What are the leading causes of suicide?
The most significant causes of suicide are untreated depression and alcoholism. About 40% of all people who seek treatment for alcohol abuse claim to have attempted suicide at least once during their lifetime. Bipolar disorder and schizophrenia are also significant risk factors for suicide. Social stigma, shame, and a perceived lack of resources are major contributors to why people do not seek treatment for their mental health issues. Untreated mental health disorders can quickly spiral out of control, leading the sufferer to feel that drugs, alcohol, and suicide are the only means of escape from their pain.
Suicide rates for women are highest between the ages of 44 and 45, whereas men aged 65 and older are at the highest risk for suicide. People of American Indian and Alaskan Native have the highest suicide rates in the U.S., followed by non-Hispanic whites, Hispanics, blacks, and Asians.
What are the signs and symptoms family and friends need to watch out for?
Who can treat suicidal patients?
A primary care physician is usually the first person to notice suicidal patterns in a patient and recommend them for treatment. Psychiatrists, psychologists, nurse practitioners, and social workers are all trained in helping suicidal patients. Friend and family support can also greatly aid in a person’s recovery from mental illness and suicidal ideation.
What are the methods for suicide prevention?
Young Adults High Risk for Suicide Attempts
Suicide is the second leading cause of death among young adults in the United States. Millennials, born between 1981 and 1986, report feeling depressed, lonely, and burned out. Young people in Generation Z, born around 1996 to 2012, have the reputation of being the most depressed age group of all ages, but they are also the most likely to ask for help. Getting help is crucial, regardless of age. Whether you are a depressed adolescent or a worried parent, your best option is to find a Southern California rehab center that focuses on suicide prevention in youth.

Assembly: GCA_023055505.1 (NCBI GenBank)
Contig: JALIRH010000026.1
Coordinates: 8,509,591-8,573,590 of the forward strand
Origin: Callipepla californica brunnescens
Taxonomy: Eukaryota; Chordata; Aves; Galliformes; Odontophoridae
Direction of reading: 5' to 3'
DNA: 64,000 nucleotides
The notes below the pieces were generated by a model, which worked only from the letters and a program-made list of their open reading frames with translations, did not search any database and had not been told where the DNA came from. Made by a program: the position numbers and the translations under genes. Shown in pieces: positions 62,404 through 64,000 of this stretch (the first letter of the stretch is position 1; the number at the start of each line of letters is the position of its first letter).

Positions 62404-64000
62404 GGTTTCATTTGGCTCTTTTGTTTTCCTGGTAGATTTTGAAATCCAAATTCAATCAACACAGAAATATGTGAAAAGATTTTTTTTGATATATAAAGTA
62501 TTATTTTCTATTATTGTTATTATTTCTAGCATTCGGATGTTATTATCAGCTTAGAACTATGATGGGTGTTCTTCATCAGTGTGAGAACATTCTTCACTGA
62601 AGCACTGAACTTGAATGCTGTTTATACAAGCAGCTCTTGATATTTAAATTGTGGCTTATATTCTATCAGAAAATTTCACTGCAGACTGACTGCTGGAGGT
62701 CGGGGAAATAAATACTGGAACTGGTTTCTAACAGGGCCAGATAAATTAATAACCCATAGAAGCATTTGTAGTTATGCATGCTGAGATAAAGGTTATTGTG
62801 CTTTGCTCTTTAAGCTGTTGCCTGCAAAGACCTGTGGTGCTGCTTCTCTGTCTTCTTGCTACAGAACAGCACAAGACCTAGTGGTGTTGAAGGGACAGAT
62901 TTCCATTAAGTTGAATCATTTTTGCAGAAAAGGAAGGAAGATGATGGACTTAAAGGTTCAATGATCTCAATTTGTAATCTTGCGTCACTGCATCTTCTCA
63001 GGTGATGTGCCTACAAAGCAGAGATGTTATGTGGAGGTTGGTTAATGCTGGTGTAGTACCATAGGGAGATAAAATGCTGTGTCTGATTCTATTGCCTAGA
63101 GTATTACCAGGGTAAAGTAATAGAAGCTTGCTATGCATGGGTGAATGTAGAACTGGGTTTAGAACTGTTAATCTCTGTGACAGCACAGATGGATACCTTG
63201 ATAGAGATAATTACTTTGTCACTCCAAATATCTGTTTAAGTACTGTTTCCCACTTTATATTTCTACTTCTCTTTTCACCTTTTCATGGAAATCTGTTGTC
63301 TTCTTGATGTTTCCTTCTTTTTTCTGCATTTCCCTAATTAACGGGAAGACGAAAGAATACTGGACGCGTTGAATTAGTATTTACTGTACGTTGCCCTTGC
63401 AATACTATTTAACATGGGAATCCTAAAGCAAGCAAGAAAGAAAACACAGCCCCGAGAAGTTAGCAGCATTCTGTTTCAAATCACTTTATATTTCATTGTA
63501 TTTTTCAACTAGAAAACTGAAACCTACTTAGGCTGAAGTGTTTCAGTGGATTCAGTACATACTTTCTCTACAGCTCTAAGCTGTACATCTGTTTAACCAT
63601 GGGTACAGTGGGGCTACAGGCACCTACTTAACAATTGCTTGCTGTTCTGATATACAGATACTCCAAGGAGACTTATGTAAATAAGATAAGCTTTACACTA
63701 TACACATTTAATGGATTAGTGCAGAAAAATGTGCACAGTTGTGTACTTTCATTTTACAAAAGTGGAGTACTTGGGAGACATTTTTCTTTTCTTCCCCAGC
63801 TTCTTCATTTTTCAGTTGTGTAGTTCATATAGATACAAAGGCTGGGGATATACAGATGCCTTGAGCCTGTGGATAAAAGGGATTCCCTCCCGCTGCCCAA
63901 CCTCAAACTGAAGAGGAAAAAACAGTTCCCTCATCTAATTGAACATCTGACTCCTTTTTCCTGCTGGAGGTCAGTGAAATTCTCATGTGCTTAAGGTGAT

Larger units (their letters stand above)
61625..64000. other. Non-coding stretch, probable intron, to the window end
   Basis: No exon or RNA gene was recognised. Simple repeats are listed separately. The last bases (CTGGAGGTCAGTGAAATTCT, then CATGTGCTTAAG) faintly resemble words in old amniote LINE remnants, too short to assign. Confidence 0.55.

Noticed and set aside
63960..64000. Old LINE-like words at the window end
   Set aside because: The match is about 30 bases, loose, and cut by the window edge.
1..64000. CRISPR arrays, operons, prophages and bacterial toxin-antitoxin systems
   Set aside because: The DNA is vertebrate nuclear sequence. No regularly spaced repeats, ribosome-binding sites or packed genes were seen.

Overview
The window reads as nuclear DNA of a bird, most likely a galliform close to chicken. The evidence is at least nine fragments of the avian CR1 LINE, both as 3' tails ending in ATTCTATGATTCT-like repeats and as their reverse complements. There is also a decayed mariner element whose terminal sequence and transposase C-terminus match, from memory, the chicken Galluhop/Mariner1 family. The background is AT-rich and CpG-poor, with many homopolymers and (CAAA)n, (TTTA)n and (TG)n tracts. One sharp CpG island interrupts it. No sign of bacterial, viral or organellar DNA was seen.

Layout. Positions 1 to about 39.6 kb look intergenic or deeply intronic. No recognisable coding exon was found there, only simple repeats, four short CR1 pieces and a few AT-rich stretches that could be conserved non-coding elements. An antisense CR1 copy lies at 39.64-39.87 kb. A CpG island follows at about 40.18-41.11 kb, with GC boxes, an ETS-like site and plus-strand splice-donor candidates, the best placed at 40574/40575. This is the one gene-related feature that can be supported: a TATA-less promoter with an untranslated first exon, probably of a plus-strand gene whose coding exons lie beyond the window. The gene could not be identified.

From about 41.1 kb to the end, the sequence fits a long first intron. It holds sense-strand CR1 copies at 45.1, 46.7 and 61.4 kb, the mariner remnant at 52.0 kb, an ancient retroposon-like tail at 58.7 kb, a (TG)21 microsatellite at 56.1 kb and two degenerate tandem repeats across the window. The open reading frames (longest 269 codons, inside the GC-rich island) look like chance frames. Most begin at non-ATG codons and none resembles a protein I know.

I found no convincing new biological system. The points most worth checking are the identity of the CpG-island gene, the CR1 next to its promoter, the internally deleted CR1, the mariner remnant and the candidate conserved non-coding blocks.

Youth Suicide – Facts and Statistics
- 4 in 5 teens and young adults give clear signs before attempting suicide.
- An average of over 3,700 young people in grades 9-12 attempt suicide every day in the U.S.
- The Centers for Disease Control and Prevention (CDC) reported that the suicide rate among youth aged 10 to 24 nearly tripled between 2007 and 2018.
- A survey by the CDC on the COVID-19 pandemic found that 3 in 4 participants aged 18 to 24 reported one or more behavioral or mental health symptoms.
- The National Institutes of Health says almost 1 in 3 adolescents between the ages of 13 and 18 will experience an anxiety disorder, and that number is steadily rising.
- 1 in 3 high school students reported ongoing feelings of hopelessness or sadness to the CDC in 2017. Of those, 17% reported suicidal thoughts, 14% made plans to kill themselves, and 7% tried to commit suicide.
How to Help Suicide Prevention
According to the American Academy of Child and Adolescent Psychiatry, most of the teens and young adults who try to commit suicide have a diagnosable mental health disorder, such as anxiety or depression. Young children may act impulsively when they’re sad, angry, or confused. Adolescents are more likely to react to feelings of inadequacy, peer pressure, self-doubt, financial or academic problems. Teens may see suicide as a way out of their problems.
Besides depression and anxiety, risk factors include impulsivity, exposure to trauma or violence, family history of suicide, aggressive behavior, bullying, feelings of helplessness, rejection, or access to guns.
Teen and young adults who are thinking about suicide may stop talking about the future or give away their possessions. Phrases like “I won’t be here to bother you any longer” or “I don’t want to be alive” are warning signs. Other signals include these:
- Changes in sleeping or eating habits
- Feelings of sadness or hopelessness
- Decline in performance at school or work
- Frequent physical symptoms (stomachache, headache or exhaustion) triggered by emotions
- Cutting off friends, family or activities once enjoyed
- Preoccupation with topics related to death and dying
Suicide prevention in youth requires young people and adults to be aware of the signs and symptoms, acknowledge them, and be open to help.
Southern California Rehab and Suicide Prevention in Youth
At Mission Harbor Behavioral Health, our experienced professionals know how to help suicide prevention among adolescents and adults. Contact us 24/7 for a confidential discussion about our outpatient, partial hospitalization, intensive inpatient, or telehealth services.